UK HealthCare’s five-year strategic plan includes opening two additional floors at UK Chandler Hospital Pavilion A between mid-2022 and 2024 and establishing a regional hospital in a location to be announced, with construction beginning in 2023 or 2024, it was announced at a September UK Board of Trustees retreat. The two additional floors will add 128 inpatient beds.

UK Turfland has expanded its services and doubled in size to about 160,000 s.f., according to Timothy Gaillard, vice president of administration, UK Medical Group. The second floor is a hub of new activity. There’s the UK HealthCare Hand Center, which provides hand surgery and hand therapy; a 4,405-s.f. newly renovated space for the Kentucky Neuroscience Institute Child Neurology Clinic and the Sanders-Brown Center on Aging, set to open in November 2021 in a 15,000-s.f. one-story building at the Turfland site.

However, Gaillard said he’s most proud of the expansion of the primary care footprint locally and regionally.

“We will strategically identify areas that will bring significant benefit to the community,” he said. “We continue to work on our strategic plan and the strategic facilities master plan in conjunction with our campus colleagues.”

Kentucky facilities boast top rankings

The University of Kentucky Albert B. Chandler Hospital is UK HealthCare’s flagship facility. UK Photo

Accolades for Kentucky health care facilities poured in this year from a number of respected sources.

In July 2021, Saint Joseph East and Saint Joseph Hospital became the first Lexington hospitals to each be accredited as a Center of Excellence in Robotic Surgery by the nonprofit patient safety organization, the Surgical Review Corp.

And for 2021-22, U.S. News & World Report recognized both hospitals as high-performing hospitals, with Saint Joseph Hospital ranking for colon cancer surgery, heart attack, heart failure and kidney failure procedures, and Saint Joseph East rating for its hip replacement, kidney failure, knee replacement, pneumonia treatment and recovery care.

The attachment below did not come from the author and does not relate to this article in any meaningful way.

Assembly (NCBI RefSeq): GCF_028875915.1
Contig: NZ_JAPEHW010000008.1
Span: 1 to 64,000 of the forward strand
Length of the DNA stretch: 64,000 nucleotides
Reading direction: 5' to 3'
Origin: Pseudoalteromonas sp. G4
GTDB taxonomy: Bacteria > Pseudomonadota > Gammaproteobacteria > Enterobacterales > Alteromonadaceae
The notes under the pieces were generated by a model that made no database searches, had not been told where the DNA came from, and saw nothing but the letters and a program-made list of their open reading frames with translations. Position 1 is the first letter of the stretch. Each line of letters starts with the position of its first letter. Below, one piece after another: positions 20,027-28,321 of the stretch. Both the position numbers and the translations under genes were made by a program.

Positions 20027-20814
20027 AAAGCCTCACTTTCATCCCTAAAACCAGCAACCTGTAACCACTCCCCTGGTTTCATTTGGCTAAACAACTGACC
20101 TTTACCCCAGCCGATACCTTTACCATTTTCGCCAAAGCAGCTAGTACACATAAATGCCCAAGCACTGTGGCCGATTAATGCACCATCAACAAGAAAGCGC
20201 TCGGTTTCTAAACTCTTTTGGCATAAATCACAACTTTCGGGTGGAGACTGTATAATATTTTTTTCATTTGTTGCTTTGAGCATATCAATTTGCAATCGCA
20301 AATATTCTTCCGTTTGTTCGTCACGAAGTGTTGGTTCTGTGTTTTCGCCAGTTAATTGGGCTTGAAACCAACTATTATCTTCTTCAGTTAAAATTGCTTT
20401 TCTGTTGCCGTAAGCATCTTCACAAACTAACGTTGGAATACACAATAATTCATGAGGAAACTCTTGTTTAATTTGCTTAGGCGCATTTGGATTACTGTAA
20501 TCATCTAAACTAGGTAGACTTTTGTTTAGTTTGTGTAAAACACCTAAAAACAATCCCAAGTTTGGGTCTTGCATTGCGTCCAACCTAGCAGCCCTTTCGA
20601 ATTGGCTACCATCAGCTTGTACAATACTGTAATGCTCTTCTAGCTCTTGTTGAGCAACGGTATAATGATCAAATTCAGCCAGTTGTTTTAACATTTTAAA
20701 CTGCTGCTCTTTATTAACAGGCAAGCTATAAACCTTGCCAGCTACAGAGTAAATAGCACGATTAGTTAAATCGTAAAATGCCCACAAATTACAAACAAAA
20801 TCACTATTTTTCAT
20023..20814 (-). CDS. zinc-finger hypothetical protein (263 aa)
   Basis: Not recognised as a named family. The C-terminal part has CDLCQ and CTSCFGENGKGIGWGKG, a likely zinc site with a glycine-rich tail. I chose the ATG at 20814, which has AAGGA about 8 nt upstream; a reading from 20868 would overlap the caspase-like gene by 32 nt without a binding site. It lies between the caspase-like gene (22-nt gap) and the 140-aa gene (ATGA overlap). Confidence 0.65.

UK Chandler Hospital at UK HealthCare was also highly ranked by U.S. News & World Report, one of several brag-worthy developments the health care system shared.

UK Hospital was ranked No. 1 in Kentucky and in the Bluegrass region in the 2021-22 Best Hospitals rankings and ratings for the sixth year straight, and the UK Markey Cancer Center was ranked in the Top 50 for cancer care nationwide.

In the adult specialties of gastroenterology and GI surgery, UK HealthCare was ranked high performing, as well as in geriatrics, orthopedics, urology, COPD, colon cancer, heart bypass and lung cancer surgeries, heart attack, heart failure, hip replacement, kidney failure, pneumonia and stroke.

Forbes also listed UK HealthCare as one of America’s best large employers, taking the No. 34 spot in the Top 500 and seventh out of the Top 25 in its industry.

Earlier this year, Baptist Health was named to Forbes’ list of America’s Best Large Employers, one of only 26 employers nationwide in its industry with that distinction.

And for the fifth year running, Baptist Health’s two largest hospitals placed in the Top five in Kentucky in the 2021-22 U.S. News & World Report Best Hospitals listings, with Baptist Health Lexington ranking third and a fourth-place showing for Baptist Health Louisville, which was also named No. 1 in metro Louisville.

Keeping in touch with telemedicine

In 2019, 43% of health centers were able to provide telemedicine, compared to 95% of those who reported using telehealth during the COVID-19 pandemic, with the largest increase reported in April 2020, according to one U.S. Centers for Disease Control report.